As part of the European POCRISC project, which aims to promote a common culture for managing seismic risks in the Pyrenees, a simulated event was organised around the town of Tarbes on 19 November 2021.
7 December 2021

Feedback on the POCRISC crisis exercise

As part of the European POCRISC project, in which BRGM was a partner and which aims to promote a common culture for managing seismic risks in the Pyrenees, a simulated event was organised around the town of Tarbes on 19 November 2021. A look back at this life-size exercise coordinated by BRGM.

© POCRISC

The objective of the full-scale seismic exercise coordinated by BRGM on 19 November 2021 around Tarbes (Hautes-Pyrénées) was to simulate an earthquake of magnitude 5.9 and test the area’s crisis management resources.

Every year hundreds of tremors are recorded in the Pyrenees, but fortunately most of them are imperceptible to people and cause no damage. In the past, very destructive earthquakes have occurred in the massif, which led to regulatory seismic zoning to classify the seismic risk as moderate to medium (the highest level observed in mainland France). In this context, the POCRISC project, financed by the European POCTEFA fund and of which BRGM is a partner, is interested in promoting a common culture for managing seismic risk in the Pyrenees, by:

  • developing shared approaches to risk evaluation for all prevention teams;
  • helping disseminate information to all the local authorities concerned and the general public;
  • providing decision-making tools tailored to the needs of emergency management teams.

More than 200 people mobilised from France, Spain and Andorra

The aim of the seismic exercise was to test, under realistic conditions, the contribution to crisis management of the tools and methodologies developed by the partners of the POCRISC project over the last 3 years. These tools aim to:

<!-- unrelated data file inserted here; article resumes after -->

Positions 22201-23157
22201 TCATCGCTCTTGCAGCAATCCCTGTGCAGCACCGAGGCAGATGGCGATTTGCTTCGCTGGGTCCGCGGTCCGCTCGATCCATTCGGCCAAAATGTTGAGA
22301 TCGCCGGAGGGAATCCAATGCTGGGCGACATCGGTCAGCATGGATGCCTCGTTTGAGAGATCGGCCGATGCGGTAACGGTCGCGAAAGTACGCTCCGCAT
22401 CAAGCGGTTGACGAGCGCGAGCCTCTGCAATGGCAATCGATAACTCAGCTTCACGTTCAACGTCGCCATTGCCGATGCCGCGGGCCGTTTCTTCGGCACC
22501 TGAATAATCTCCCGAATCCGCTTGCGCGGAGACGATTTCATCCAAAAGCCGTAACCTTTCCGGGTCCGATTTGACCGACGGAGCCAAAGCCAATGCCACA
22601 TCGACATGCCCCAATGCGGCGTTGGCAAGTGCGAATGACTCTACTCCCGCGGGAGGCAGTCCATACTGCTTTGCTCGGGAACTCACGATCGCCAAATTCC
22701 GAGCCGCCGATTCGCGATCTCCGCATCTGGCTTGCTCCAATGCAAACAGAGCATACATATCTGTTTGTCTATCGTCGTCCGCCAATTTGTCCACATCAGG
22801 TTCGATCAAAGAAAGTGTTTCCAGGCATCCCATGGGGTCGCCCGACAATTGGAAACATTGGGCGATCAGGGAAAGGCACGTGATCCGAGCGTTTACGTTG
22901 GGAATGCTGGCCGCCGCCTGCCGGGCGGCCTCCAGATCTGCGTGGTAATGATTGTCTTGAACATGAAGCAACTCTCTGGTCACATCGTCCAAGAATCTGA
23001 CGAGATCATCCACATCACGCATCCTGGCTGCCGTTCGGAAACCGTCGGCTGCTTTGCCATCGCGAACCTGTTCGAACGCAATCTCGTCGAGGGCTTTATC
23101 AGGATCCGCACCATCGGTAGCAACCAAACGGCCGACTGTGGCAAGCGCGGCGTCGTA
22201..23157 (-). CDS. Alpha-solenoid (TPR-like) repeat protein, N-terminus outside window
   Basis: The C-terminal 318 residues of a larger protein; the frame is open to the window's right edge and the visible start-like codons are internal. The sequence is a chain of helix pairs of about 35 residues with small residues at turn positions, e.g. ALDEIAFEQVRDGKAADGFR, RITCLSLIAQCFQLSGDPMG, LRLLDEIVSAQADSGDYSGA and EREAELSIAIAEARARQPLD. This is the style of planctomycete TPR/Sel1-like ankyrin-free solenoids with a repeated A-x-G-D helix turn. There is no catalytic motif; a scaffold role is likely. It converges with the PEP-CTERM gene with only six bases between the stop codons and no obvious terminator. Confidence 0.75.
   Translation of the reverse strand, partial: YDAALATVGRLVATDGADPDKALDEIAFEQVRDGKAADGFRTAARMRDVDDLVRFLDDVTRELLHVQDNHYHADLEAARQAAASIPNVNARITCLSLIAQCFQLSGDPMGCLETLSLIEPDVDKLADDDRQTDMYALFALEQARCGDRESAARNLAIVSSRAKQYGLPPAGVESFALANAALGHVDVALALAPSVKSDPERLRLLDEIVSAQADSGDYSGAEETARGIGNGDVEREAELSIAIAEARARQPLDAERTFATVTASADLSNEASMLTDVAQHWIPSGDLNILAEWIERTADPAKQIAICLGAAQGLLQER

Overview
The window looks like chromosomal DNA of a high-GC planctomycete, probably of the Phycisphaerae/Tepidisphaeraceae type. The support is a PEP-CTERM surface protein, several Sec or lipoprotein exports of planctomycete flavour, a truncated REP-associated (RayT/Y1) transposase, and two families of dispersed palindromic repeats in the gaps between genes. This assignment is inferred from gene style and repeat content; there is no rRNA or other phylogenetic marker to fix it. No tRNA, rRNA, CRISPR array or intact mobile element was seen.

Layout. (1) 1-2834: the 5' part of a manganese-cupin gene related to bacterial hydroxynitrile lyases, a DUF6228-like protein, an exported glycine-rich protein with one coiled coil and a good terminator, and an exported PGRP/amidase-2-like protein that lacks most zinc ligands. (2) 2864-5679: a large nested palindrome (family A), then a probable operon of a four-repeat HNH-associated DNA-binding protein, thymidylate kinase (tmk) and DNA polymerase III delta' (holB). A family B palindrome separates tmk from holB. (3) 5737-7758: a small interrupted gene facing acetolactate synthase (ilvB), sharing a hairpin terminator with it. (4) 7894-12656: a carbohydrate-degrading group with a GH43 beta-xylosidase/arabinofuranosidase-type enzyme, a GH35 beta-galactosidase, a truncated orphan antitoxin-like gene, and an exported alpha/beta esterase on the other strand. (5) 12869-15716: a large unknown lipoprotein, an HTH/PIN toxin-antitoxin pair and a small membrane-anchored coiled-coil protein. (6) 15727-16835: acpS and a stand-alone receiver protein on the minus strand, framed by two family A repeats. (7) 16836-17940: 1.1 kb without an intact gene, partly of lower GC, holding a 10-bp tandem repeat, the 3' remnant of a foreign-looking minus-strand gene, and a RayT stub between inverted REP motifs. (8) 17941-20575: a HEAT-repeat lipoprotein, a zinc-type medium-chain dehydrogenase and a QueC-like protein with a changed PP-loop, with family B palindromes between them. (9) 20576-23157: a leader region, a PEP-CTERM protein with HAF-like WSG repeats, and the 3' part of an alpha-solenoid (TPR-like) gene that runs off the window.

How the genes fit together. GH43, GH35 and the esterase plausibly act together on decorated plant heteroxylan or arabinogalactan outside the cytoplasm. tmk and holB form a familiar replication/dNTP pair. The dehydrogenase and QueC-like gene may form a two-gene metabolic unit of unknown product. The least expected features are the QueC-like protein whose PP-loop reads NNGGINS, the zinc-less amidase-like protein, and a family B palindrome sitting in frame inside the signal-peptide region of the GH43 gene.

• rapidly estimate the effects of earthquakes,
  • understand and monitor aftershocks,
  • enable emergency building-damage assessment.

The exercise included both "tabletop" actions, played at the National Engineering School (ENIT) in Tarbes with the Hautes-Pyrénées Prefecture, and actions in the field:

  • mixed teams, made up of French, Spanish and Andorran firefighters, and experts from the French Association of Earthquake Engineering (AFPS) and its Catalan counterpart (ACE), simulated the conduct of emergency building-damage assessment;
  • French rescue and rubble-clearing units (USAR) from the Hautes-Pyrénées and Pyrénées-Atlantiques, supported by Andorran reinforcements, carried out search and rescue operations on a former industrial site;
  • the municipality of Séméac tested the triggering of its Plan Communal de Sauvegarde (PCS) for the first time.

In all, this crisis management preparedness exercise mobilised over 200 people from France, Spain and Andorra.

The exercise was preceded, on 18 November 2021, by an evening conference for elected officials in the Hautes-Pyrénées, which included a presentation by the Director General of Services of the town of Le Teil, in the Ardèche, which had been affected on 11 November 2019 by a violent earthquake.

Exercice de sauvetage-déblaiement sur la commune de Séméac dans une friche industrielle

Our Plan Communal de Sauvegarde had previously been a risk management tool to deal with random events. The risk of earthquakes was not paid any particular attention until the plan was implemented to respond to this event under actual conditions. It has now become a tool that everyone can use.

Christine Barraud, 3rd deputy mayor of Séméac, in charge of the seismic exercise